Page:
Sunday, August 23, 2009

Tourism industry turns upmarket in Indian Country

Read Bonnie Tsui's story in today's New York Times travel section. Here's an excerpt:

The stereotypes of glitzy casinos and a kitschy cowboys-and-Indians past have long dominated popular notions about visiting Native American lands. Even where the more genuine attractions are obvious, as at the majestic Monument Valley straddling Arizona and Utah, it has often been difficult for outsiders to find an accessible and comfortable way into the nuanced realities of Indian country: its venerable history and distinct cultures; its remote, rugged natural beauty.

* * *
A new generation of Indian entrepreneurs and leaders is making its influence felt in tourism, bringing a sensitive, updated sensibility to hospitality, along with a renewed emphasis on authenticity. In some of the most gorgeous, intriguing and remote places of Native American territory, the focus is shifting toward a more modern and higher-end travel experience.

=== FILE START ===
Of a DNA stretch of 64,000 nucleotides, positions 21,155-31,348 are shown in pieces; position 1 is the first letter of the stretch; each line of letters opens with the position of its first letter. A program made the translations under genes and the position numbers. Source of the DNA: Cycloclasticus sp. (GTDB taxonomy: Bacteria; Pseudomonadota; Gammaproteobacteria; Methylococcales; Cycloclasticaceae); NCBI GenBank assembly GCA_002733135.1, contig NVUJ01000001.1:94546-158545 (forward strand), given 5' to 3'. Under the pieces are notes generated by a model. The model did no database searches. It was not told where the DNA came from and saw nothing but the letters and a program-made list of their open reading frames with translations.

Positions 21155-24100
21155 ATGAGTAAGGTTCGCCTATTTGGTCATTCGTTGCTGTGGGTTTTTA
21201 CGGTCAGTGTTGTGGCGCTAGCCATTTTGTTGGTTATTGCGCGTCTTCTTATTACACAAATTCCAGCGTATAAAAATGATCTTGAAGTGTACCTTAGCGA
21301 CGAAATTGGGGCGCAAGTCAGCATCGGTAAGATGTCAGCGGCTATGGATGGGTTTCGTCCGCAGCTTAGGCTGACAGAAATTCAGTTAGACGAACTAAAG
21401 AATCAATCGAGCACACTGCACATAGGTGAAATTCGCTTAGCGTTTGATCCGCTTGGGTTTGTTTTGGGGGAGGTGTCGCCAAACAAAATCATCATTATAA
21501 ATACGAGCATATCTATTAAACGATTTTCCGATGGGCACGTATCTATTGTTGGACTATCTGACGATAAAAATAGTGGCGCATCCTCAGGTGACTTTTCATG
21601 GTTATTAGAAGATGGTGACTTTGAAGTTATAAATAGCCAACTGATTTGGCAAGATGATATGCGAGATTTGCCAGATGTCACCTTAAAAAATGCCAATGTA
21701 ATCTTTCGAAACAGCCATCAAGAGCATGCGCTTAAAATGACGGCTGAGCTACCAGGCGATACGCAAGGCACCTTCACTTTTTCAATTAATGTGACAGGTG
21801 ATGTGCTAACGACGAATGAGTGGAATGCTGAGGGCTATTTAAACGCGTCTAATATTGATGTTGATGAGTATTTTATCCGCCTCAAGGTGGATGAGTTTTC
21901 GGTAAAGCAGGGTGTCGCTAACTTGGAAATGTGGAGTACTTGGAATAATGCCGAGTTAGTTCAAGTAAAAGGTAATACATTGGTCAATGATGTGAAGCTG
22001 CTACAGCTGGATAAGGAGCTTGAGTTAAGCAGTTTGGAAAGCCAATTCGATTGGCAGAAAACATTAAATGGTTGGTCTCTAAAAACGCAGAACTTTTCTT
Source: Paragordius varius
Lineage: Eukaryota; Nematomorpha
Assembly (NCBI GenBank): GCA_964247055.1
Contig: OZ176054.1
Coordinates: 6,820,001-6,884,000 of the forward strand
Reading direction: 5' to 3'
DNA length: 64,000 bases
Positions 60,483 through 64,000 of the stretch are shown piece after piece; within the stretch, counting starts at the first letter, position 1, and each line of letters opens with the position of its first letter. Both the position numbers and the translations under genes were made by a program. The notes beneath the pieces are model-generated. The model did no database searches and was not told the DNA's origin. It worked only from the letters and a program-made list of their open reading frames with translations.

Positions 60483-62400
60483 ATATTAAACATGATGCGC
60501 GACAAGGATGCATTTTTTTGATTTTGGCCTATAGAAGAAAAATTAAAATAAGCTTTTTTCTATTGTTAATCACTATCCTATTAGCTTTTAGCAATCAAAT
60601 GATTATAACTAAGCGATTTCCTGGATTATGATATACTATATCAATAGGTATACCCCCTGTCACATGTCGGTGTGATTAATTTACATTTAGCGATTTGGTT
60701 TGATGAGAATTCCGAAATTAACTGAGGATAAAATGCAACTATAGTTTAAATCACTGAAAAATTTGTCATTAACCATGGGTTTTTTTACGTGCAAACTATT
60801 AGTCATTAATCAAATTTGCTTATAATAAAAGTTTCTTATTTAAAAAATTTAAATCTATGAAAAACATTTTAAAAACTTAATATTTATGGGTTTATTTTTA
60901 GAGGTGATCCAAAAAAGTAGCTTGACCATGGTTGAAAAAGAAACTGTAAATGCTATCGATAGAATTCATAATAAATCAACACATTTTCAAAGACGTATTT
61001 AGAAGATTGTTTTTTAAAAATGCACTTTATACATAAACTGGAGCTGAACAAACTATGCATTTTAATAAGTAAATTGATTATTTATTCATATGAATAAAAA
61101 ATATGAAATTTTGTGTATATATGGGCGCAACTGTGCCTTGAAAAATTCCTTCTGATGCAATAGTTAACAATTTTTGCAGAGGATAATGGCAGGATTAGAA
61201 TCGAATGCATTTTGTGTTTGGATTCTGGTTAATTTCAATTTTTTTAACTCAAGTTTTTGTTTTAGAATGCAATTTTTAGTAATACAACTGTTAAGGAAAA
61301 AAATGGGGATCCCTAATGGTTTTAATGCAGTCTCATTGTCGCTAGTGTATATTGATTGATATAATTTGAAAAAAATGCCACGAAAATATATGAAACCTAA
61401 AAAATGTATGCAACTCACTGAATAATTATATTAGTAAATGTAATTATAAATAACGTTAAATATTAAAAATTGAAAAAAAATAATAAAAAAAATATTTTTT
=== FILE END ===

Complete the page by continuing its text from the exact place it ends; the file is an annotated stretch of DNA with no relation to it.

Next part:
I passed through Monument Valley last fall but didn't spend the night there. I did, however, write this post from nearby Bluff, Utah. I can attest that one thing not being upgraded on the Monument Valley site is the roads, which have potholes big enough to swallow small cars.

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